Nine-Gardening or house chores until I'm too tired and worn out to stand and return to my computer as  Hubby goes through his routines and ends up at his computer in the same room.

Nine-thirty: Serious writing time for me and for my husband until lunch time, unless we have scheduled doctors' visits or  runs to pharmacy,drug stores, groceries. Since these are all out of town, we anticipate that lunch will be eaten out and that our morning or afternoon walks can be accommodated one way or another in this time frame. We park as far away as possible, and walk to the stores. We walk the beaches, the river, the parks available around our errands. We try to challenge ourselves this way and maintain our physical abilities. If we leave town, we may not return until late afternoon or early evening. This happens more often that we try to admit. Most of our doctors are specialists, three hours away, for which occasion we need to make arrangements to stay overnight, and to have someone care for the cat and the house.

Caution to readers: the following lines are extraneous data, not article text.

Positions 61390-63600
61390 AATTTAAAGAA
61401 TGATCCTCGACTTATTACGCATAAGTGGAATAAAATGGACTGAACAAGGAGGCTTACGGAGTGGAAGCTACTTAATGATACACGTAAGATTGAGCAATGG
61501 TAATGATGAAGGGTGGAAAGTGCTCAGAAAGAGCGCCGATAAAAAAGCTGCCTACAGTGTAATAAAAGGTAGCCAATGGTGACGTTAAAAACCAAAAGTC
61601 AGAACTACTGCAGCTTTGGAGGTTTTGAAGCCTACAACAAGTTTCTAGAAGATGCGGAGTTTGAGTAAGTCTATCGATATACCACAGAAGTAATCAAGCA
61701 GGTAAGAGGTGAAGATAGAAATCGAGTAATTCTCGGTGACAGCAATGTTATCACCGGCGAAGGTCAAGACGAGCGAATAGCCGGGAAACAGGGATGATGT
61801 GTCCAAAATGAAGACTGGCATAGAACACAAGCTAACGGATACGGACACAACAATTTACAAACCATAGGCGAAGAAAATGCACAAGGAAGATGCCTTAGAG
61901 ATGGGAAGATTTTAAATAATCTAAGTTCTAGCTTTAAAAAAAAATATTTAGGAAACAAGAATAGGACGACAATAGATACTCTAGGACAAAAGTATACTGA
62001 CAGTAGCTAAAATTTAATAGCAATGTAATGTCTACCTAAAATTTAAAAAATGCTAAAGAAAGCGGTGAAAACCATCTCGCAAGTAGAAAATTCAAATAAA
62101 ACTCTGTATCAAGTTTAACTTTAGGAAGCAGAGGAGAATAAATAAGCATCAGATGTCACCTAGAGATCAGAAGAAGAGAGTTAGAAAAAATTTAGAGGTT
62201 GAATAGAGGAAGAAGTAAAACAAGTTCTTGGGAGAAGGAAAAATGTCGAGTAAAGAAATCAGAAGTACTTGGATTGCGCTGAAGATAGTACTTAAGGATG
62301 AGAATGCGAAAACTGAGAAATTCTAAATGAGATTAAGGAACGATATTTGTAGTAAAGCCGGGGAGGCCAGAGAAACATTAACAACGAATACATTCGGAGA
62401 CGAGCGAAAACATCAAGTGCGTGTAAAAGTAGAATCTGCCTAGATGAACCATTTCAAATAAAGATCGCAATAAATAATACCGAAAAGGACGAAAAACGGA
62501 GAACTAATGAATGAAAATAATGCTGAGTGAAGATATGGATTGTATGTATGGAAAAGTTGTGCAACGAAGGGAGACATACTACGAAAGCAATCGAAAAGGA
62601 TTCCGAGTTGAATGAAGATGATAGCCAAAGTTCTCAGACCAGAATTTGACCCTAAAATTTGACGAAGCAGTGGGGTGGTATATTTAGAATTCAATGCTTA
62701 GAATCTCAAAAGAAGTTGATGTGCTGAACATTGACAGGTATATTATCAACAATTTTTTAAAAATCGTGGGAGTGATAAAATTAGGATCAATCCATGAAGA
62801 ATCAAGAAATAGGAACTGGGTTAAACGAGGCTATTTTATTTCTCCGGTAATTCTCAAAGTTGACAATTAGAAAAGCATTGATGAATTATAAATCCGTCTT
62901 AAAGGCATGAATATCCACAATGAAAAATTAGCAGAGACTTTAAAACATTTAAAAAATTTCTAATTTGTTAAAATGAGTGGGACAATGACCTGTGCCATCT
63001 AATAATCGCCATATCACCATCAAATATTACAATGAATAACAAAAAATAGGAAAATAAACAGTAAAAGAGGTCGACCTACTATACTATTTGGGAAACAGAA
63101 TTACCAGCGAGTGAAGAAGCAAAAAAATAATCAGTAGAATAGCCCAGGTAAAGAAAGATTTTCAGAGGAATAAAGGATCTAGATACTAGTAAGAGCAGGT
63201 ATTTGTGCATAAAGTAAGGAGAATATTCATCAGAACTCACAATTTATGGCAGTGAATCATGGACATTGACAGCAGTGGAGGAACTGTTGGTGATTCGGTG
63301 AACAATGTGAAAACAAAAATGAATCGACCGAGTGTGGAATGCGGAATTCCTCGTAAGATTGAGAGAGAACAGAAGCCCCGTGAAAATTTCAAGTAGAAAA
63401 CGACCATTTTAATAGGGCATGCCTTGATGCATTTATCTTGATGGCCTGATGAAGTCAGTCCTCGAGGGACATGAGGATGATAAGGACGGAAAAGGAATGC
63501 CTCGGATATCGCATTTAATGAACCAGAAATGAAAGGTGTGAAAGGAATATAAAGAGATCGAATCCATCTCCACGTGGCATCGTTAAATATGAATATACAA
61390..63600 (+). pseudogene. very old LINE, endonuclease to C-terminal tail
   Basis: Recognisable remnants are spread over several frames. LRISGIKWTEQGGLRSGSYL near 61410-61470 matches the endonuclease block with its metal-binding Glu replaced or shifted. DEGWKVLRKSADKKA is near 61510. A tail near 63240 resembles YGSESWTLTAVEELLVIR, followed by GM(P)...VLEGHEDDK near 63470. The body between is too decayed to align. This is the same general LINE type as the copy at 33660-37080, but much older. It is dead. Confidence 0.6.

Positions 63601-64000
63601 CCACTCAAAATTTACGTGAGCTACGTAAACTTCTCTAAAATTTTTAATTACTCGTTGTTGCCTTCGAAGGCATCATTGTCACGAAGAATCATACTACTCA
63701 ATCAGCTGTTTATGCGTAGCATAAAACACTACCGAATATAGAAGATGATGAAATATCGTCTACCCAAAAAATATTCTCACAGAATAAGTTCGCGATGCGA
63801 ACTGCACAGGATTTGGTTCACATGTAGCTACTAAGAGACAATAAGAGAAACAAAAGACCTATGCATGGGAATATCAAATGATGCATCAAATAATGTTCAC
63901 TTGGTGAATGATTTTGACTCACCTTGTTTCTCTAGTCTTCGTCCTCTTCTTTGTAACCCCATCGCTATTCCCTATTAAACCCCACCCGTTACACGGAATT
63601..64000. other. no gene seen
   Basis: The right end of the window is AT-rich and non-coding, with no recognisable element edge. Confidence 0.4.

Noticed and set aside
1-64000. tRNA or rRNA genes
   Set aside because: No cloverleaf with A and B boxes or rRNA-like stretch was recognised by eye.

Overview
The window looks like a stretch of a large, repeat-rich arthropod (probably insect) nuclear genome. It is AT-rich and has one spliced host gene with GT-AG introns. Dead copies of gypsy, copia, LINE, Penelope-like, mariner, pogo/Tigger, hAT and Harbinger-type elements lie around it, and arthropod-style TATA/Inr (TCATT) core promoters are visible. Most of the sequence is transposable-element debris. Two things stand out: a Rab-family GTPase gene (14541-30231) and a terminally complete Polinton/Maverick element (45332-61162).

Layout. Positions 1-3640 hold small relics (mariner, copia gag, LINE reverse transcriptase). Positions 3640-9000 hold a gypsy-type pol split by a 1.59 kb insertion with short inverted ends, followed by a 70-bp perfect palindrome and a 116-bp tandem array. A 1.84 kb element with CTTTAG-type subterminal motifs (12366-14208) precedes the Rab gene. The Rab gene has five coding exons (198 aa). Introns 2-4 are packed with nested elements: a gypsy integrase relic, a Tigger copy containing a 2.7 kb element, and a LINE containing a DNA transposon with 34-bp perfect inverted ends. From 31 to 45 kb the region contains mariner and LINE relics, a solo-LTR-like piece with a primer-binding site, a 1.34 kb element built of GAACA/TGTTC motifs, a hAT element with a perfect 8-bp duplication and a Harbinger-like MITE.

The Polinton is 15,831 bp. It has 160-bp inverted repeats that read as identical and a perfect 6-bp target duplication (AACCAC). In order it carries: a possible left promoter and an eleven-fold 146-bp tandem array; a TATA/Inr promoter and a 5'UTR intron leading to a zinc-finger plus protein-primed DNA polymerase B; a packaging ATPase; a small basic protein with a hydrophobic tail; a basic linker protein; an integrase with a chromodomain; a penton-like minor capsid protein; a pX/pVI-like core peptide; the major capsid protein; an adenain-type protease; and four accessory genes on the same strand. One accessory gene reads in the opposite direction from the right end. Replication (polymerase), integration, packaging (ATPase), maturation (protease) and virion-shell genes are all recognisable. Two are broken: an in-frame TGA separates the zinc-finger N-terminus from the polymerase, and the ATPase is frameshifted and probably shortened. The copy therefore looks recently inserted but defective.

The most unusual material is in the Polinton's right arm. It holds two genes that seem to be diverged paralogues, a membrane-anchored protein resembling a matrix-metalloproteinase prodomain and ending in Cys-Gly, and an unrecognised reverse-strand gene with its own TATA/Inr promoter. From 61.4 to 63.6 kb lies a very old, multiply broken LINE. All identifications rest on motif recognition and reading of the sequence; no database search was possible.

Noon-two- Lunch is usually our big meal, and it consists of a salad, cooked veggies and a protein. After lunch, television is turned on and we watch old movies or series we have recorded and nap to our hearts' content.

Two-five-Volunteer activities. We may have to switch our appointment times sometimes, but having a place to be in the afternoons adds interest and challenges to our schedules. I run the Arts Council, teach a couple of writing workshops, sit on the School Board, perform at an open mike cafe once a week, and meet with writing and reading groups regularly. I had not done any of these activities before I retired.